When operating a dangerous business such as producing chemicals, tragedies are often unforeseeable. In public relations, being prepared for all scenarios is a constant challenge. The challenges can be found working in collaborate with different cultures. However, when facing those challenges head on, it is imperative that each case is handled in the best possible way. In Union Carbide, thousands of lives were lost. The lives lost could’ve have been prevented. But it is not to place blame on one entity of the business, but to handle the situation respectively and efficiently. There will be many examples on how the deaths of the employees could’ve have been minimized if the precautions were enforced.
On December 3, 1984, an explosion occurred at the Union Carbide India Ltd pesticide plant. The plant was located in Bhopal, India. It was partly run by the parent corporation in Danbury, Connecticut. In early years, the plant was managed by employees from Connecticut. It provided protection from damage to crops, losses in food storage, and toxic mold growth in food supplies which would cause loss of life from starvation and food poisoning. Famine in India during the 1980’s had indebted farmers and squashed expected growth in demand (Pg.1, 2001 Fortun). The Bhopal plant supplied pesticides and served a market anticipated to expand. The plant expanded. Union Carbide India Ltd was one of India’s largest firms. The year the incident occurred; there were 14 plants and over 9,000 employees (Steiner 2009). Initially, the key important chemical methyl isocyanate (MIC) was imported. It was shipped into India. India was in search of self- sufficiency and didn’t want any inclination of subjugation. The Indian government pressured Union Carbide to stop importing the chemical, claiming that it would be more efficient if the chemical could be made at the plant (Weir, 1987). Due to the pressure from the government, management was turned over to Indian Government and Union Carbide India Ltd no longer directly reported to Union Carbide. A permit was issued from the Ministry of New Delhi in 1975 which would permit the Bhopal plant to build MIC. Plenty of precaution methods were put in place two months prior due to the dangers of the chemical. This required relocation in an industrial zone 15 miles away. M.N Buch of Bhopal’s administrator tried to move the plant and convert it to housing and light commercial use. This failed for unknown reasons and Buch was transferred elsewhere. There were many incidents leading up to the horrific event. In 1980 MIC was being made in Bhopal. Precautions were taken in preparation for any uncontrolled incidents. In the five years of preparation for building the MIC portion of the plant, it looked like enough thought went into design and construction of the building and the surrounding area. This area was surrounded by densely populated shantytowns, and mainly impoverished, unemployed people (Steiner, 2009). In 1981 a phosgene leak killed one worker. A crusading Indian journalist wrote articles suggesting the plant was a danger to the population. Nothing was done. There was a second leak a year later and surrounding neighborhoods were forced to evacuate. Although inspections were performed by the State Department of Labor, the 15 factory inspectors covering 8, 000 plants provided a more than lax environment (Jasanoff, 1986). The day of the tragedy, one of the three storage tanks in the MIC unit sat filled with 11, 290 gallons of the chemical. The capacity of the tank was 15,000 gallons. The purpose of the storage tanks was to take MIC made to a different place of the plant where it would later be made into the Sevin or Temik in the pesticide section. At 9:30 p.m. a supervisor ordered an employee Khan, to unclog four filter valves near the MIC production area by rinsing them out with water. However, the employee neglected to insert the slip bind. This device prevents the water from...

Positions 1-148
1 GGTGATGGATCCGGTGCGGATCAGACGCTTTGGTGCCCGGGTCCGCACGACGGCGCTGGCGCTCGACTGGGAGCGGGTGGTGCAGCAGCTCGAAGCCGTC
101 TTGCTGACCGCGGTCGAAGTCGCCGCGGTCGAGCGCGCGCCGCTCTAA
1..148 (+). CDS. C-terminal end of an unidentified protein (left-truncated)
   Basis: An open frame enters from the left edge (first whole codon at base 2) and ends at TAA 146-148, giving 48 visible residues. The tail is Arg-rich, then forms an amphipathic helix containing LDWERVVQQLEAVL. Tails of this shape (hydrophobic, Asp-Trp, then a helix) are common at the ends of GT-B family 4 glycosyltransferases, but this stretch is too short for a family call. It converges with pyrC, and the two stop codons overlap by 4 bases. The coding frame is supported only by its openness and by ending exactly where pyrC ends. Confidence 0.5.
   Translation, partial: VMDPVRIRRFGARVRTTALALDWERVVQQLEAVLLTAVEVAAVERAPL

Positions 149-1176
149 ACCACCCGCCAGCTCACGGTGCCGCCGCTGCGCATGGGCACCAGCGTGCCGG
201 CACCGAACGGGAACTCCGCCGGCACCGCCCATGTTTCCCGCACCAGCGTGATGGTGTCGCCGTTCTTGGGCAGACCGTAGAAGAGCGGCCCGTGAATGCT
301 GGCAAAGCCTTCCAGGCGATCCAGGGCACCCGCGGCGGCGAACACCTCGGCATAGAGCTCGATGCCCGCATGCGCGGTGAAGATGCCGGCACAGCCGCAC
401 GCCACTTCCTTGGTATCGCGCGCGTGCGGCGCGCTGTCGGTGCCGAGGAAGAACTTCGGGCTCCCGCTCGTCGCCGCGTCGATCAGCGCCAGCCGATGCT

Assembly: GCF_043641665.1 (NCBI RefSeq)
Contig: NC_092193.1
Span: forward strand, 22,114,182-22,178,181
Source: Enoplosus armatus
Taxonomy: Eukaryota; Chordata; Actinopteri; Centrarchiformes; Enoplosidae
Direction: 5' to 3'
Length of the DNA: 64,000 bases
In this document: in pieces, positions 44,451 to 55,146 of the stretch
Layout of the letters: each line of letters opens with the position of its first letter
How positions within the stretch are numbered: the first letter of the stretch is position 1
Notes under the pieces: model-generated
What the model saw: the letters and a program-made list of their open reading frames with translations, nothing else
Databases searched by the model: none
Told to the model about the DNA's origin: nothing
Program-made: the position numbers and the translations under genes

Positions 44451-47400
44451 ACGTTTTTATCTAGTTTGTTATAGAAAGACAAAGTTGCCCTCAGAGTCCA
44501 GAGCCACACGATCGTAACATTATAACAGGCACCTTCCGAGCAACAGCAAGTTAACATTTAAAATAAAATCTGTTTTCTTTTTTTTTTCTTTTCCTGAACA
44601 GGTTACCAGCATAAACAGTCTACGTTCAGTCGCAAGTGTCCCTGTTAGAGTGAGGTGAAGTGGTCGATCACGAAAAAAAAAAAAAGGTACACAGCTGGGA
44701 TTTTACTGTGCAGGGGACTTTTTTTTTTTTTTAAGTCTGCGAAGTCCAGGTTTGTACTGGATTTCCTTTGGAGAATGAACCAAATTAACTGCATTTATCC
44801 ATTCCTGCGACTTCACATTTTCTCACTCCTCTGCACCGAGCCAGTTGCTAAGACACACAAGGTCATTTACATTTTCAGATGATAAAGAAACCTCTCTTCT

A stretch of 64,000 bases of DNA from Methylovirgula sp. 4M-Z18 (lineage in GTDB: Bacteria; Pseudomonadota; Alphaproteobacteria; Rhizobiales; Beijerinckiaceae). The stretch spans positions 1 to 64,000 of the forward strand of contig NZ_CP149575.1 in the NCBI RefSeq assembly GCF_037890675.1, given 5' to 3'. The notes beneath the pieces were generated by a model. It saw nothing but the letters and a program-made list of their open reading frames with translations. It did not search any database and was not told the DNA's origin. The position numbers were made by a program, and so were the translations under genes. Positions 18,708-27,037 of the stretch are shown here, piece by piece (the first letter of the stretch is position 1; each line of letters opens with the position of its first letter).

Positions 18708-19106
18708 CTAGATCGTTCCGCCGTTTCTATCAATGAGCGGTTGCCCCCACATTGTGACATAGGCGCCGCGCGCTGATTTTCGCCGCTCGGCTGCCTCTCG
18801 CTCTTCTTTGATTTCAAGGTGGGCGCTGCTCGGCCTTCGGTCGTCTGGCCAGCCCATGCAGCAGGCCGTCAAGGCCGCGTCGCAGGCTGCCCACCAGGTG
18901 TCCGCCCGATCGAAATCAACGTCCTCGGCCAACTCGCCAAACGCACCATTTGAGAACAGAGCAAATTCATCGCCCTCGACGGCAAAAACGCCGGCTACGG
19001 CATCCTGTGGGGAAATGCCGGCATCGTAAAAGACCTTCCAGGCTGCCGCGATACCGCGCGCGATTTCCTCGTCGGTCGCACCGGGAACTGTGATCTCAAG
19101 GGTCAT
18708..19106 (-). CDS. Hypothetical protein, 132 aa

Please join StudyMode to read the full document